© Diana Takacsova
My academic journey has been largely driven by my fascination with stories and doing things with words. I have always cherished the thrill of a good read and the stealthy slipping in and out of worlds through reading. This is why I chose to study literature (both in secondary school and for my undergraduate education) and also why I accepted an offer to work at the Department of English and the Carnegie Writing Centre (both at the University of Ghana) as a teaching and research assistant. During my undergraduate education, to the credit of writers like Ngugi wa Thiong’o, Ayi Kwei Armah, V.S. Naipaul and Niyi Osundare, I became intrigued with post-colonial (literary) studies.
The EIMAS’ amazing interdisciplinarity has necessarily implied the welcome challenge of grappling with subjects beyond my immediate ken, as a result of which I have discovered in very telling ways the inherent interdisciplinarity of literature. I have also been introduced to stimulating discussions around decolonial thinking. The EIMAS journey, for me, has, therefore, been pure serendipity. One of such discoveries is that although African thinkers such as Ngugi wa Thiong’o, Cheikh Anta Diop, Kwame Nkrumah and Leopold Senghor have long made profound contributions to decolonial thinking, decolonial thought is often (re)packaged in contemporary discussions as though it were totally novel and given South American origins—privileging scholars such as Anibal Quijano, Walter D. Mignolo and Maria Lugones (Ndlovu-Gathseni, 2020). In an attempt to equilibrise this case of epistemic injustice, my master thesis will tell the decolonial literary tale in African Studies by foregrounding the often-ignored contributions of African writers to decolonial thinking.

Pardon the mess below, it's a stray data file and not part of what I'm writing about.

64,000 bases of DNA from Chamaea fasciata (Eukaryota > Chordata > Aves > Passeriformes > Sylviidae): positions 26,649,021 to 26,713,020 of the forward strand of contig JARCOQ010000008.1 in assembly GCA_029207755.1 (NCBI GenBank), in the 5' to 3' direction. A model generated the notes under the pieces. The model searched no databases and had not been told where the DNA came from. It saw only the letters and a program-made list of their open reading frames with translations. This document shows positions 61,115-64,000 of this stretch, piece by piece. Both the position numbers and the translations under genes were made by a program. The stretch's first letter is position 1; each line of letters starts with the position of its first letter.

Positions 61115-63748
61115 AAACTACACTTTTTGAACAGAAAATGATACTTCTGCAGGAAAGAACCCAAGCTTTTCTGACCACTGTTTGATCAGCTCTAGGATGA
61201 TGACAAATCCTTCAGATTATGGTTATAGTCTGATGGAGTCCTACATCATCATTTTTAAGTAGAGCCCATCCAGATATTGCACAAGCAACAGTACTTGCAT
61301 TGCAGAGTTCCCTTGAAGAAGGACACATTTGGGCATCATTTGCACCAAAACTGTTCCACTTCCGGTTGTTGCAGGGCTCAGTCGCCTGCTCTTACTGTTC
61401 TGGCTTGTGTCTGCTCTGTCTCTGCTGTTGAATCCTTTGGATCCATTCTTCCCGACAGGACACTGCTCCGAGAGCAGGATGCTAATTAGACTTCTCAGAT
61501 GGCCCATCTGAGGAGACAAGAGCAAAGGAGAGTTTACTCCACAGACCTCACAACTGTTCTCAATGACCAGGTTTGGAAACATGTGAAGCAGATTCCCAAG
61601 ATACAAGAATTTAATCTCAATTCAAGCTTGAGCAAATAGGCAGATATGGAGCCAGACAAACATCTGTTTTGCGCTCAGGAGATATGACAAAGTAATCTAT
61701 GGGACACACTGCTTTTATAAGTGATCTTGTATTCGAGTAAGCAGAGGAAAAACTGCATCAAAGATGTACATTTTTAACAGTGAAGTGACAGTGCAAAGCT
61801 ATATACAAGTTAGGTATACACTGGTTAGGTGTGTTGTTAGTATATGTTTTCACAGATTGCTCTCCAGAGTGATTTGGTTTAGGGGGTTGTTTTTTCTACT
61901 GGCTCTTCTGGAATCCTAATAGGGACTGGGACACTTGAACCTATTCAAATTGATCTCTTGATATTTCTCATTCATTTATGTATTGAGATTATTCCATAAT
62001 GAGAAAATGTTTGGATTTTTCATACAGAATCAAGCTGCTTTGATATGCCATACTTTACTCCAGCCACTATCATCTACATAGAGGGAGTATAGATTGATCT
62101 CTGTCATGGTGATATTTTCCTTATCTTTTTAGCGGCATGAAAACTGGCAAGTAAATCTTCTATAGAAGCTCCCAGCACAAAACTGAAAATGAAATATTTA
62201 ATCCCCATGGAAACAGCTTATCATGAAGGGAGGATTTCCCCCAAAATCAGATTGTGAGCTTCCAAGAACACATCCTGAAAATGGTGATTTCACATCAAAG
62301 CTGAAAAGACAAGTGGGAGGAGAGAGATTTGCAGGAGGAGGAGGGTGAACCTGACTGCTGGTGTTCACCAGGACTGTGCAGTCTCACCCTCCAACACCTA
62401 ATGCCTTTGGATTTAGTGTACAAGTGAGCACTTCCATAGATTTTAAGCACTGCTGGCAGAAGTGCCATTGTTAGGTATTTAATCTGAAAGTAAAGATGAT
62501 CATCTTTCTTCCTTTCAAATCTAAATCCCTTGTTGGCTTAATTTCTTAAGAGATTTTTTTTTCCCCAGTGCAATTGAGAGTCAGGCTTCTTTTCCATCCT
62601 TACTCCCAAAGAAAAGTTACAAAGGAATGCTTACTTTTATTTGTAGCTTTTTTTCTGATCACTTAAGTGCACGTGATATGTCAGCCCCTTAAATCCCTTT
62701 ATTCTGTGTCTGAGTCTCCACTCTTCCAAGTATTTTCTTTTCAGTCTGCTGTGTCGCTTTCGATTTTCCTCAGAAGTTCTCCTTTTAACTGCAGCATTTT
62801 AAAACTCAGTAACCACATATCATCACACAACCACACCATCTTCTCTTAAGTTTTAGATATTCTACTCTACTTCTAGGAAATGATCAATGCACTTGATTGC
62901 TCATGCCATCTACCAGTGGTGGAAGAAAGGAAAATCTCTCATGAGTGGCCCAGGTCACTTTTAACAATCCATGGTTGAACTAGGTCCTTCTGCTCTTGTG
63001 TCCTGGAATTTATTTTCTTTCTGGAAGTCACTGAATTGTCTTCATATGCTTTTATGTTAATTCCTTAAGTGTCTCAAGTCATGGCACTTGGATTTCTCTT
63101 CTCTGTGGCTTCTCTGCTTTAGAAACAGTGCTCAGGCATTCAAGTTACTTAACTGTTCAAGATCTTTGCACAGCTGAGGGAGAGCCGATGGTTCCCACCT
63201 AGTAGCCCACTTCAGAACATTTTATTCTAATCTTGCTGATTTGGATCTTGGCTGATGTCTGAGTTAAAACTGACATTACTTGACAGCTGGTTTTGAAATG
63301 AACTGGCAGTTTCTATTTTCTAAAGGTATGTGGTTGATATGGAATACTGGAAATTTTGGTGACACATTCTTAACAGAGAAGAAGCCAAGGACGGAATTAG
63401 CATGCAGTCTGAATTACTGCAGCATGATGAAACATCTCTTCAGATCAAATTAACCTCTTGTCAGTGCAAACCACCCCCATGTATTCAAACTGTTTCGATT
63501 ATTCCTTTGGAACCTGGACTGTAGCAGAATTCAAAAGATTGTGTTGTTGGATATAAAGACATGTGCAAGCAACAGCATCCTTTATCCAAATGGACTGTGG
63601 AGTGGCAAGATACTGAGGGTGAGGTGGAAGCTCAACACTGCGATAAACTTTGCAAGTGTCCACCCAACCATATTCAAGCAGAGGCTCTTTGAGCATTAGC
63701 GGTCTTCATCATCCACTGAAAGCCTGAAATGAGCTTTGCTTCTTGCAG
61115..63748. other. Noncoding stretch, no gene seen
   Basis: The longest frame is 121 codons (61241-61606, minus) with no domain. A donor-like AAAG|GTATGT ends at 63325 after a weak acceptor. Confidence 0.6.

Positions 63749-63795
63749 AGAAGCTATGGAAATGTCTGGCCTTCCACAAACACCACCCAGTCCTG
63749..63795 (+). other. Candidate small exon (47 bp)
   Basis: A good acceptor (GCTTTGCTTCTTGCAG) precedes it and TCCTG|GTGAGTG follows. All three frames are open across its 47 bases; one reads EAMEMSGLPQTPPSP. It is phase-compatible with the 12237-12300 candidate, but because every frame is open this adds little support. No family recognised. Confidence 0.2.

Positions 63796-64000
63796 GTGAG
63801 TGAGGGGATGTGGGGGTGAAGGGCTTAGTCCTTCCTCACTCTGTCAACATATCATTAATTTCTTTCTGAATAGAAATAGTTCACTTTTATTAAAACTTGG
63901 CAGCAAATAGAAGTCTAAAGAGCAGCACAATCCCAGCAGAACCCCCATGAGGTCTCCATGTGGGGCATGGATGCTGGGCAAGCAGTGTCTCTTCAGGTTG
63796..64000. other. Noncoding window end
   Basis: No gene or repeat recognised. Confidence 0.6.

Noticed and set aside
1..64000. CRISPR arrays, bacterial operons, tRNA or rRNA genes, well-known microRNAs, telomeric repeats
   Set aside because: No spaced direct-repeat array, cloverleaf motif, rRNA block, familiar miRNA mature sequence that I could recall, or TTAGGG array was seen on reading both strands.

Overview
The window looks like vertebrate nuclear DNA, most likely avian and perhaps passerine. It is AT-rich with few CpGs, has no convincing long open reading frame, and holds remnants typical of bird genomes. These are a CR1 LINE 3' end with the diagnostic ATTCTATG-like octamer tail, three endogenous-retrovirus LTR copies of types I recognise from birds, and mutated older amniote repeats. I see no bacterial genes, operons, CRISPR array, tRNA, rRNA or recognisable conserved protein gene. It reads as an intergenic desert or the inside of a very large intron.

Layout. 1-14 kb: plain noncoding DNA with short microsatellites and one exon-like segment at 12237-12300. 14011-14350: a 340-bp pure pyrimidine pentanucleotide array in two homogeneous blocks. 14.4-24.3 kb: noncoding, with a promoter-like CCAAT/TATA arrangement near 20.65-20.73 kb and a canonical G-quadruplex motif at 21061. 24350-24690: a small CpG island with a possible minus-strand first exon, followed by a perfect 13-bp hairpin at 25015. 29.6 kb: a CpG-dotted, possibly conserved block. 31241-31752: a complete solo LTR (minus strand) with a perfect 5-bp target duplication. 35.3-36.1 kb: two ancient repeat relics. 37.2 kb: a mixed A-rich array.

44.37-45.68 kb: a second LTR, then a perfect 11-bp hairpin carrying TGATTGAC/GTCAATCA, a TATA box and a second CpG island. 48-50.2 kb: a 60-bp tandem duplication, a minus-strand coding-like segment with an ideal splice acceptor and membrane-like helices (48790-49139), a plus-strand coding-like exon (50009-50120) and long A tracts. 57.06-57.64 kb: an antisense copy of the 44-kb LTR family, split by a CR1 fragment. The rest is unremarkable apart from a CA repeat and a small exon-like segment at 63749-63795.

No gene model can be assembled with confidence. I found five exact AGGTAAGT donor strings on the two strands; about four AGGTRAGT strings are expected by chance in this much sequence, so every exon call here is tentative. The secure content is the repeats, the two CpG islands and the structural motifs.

Aside academia, I have experimented with a number of writing genres: fiction (e.g., Smiles and Lies), non-fiction (e.g., Essay Writing Demystified: A Comprehensive Guide to Essay Writing for Secondary School Students) and Christian blogging (e.g., Like Chasing After the Wind, The Beau Ideal of Life: Giving Everything for What Truly Matters and A Peculiar Struggle (Parts I-III ). I like to think of myself as a lifelong learner.
Ndlovu-Gathseni, S. J. (2020). The Cognitive Empire, Politics of Knowledge and African Intellectual Productions: Reflections on Struggles for Epistemic Freedom and Resurgence of Decolonization in the Twenty-First Century. Third World Quarterly, 1-20. doi:https://www.tandfonline.com/action/showCitFormats?doi=10.1080/01436597.2020.1775487